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A fiscal framework for the EU

Doubts about the fiscal sustainability of various member states have led Europe to enact greater coordination and surveillance. But are these policies


Focco Vijselaar

Chief Economist at the Dutch Ministry of Economic Affairs and Climate Policy,


See below for video recording and event materials.

Zsolt Darvas presented a new paper on the EU’s fiscal framework. Darvas and his co-authors, Grégory Claeys and Álvaro Leandro, argue that the current framework is inefficient, and does not fulfil the two objectives which should be at the heart of any fiscal framework: debt sustainability and fiscal stabilisation. They therefore propose an alternative framework, which would require a change to the Stability and Growth Pact but no treaty changes.

This alternative framework would scrap all rules related to the structural balance (the budget balance cleaned of the impact of the economic cyclie and one-off expenditures and revenue measures). The structural balance is very hard to estimate and therefore conducive to policy mistakes. The authors would replace structural balance rules with an expenditure rule including a debt correction mechanism. Such an expenditure rule is more transparent, easier to understand, and involves a tool (expenditure) which is directly under the control of governments, unlike the structural balance. They also propose establishing a European Fiscal Council, which would be independent from other European institutions. Its role would be to oversee the system and exercise discretion as to whether and when to suspend application of certain aspects of the rule for countries in exceptional circumstances.

The discussants mostly agreed with Zsolt Darvas’ characterisation of the current framework: it is complex, lacks transparency, and involves arbitrary use of flexibility which can lead to unpredictable outcomes. They also agreed that the reduction of debt to a prudent level, which leaves leeway for fiscal stabilisation in bad times, should be the ultimate goal, and that an expenditure rule with a debt correction mechanism is a good way to achieve this. However, there were doubts about the political viability of a change to the Stability and Growth Pact: most of the rules, as required by the Fiscal Compact, have been transposed into national law, which would considerably hinder their modification.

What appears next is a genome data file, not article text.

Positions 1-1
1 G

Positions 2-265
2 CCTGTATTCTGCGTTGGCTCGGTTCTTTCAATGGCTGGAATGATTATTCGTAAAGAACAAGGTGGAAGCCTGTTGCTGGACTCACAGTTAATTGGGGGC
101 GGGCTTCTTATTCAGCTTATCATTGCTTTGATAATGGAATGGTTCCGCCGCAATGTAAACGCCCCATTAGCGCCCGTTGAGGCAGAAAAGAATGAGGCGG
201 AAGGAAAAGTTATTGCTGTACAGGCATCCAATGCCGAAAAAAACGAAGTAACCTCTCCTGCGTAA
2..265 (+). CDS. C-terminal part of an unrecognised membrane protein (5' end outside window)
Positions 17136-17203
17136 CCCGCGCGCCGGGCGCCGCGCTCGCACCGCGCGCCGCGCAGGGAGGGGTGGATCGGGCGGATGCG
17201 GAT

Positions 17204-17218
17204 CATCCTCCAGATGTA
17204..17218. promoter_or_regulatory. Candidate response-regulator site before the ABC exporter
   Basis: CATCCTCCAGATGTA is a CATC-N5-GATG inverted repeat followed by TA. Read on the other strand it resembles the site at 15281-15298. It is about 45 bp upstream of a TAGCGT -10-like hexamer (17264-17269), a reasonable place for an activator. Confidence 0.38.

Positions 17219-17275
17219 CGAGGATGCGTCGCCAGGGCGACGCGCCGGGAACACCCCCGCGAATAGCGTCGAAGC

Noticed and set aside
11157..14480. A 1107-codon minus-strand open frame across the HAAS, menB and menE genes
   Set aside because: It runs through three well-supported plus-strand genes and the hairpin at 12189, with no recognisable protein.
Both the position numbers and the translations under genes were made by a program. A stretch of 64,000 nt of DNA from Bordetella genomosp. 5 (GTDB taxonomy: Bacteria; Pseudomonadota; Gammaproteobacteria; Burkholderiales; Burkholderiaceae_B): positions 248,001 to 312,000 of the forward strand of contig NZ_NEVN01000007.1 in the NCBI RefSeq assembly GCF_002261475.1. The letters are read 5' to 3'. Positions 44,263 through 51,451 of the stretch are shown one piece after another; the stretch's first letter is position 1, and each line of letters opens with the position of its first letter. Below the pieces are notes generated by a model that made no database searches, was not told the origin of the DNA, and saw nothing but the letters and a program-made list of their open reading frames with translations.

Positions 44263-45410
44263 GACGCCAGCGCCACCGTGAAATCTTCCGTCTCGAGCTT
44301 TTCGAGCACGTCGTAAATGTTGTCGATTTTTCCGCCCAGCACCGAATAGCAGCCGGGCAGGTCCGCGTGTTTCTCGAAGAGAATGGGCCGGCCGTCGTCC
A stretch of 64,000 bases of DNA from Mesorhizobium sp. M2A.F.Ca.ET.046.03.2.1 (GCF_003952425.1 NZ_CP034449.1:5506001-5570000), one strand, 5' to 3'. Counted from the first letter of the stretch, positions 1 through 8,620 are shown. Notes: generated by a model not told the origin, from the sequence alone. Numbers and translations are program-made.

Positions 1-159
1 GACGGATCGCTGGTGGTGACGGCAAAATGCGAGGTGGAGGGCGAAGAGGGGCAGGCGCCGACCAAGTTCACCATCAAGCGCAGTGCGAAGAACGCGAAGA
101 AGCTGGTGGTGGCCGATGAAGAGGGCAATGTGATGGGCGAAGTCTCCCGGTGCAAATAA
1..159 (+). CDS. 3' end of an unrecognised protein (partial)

Svend E. Hougaard Jensen argued that not all countries are prone to deficit bias. For example, Nordic countries had built up fiscal surpluses before the crisis. He proposed a fiscal system based on debt targets, leaving each country to find its own way to achieve them. Kathrin Muehlbronner was sceptical about the establishment of a new European Fiscal Council, while she is very supportive of national fiscal councils. Lucio Pench argued that while an expenditure rule is the right operational target and public debt should be the long-term anchor, an intermediate objective is also needed, for example the primary balance. Focco Vijselaar argued for the benefits of multi-year fiscal targeting, and he also noted that while the 3% of GDP Maastricht deficit criterion is somewhat arbitrary, it still has an important function in avoiding gross fiscal errors, since it is a simple rule easily understood by politicians. A question was also raised during the Q&A session about the ability of this new expenditure rule to ensure an adequate aggregate fiscal stance in the euro area. Another point was that national ownership of the existing supranational rules is very weak. Some panellists were unconvinced by the authors’ central argument that simply introducing a fiscal rule which is generally recognised to be better will lead to more ownership.


EVENT Materials

Zsolt Darvas - presentation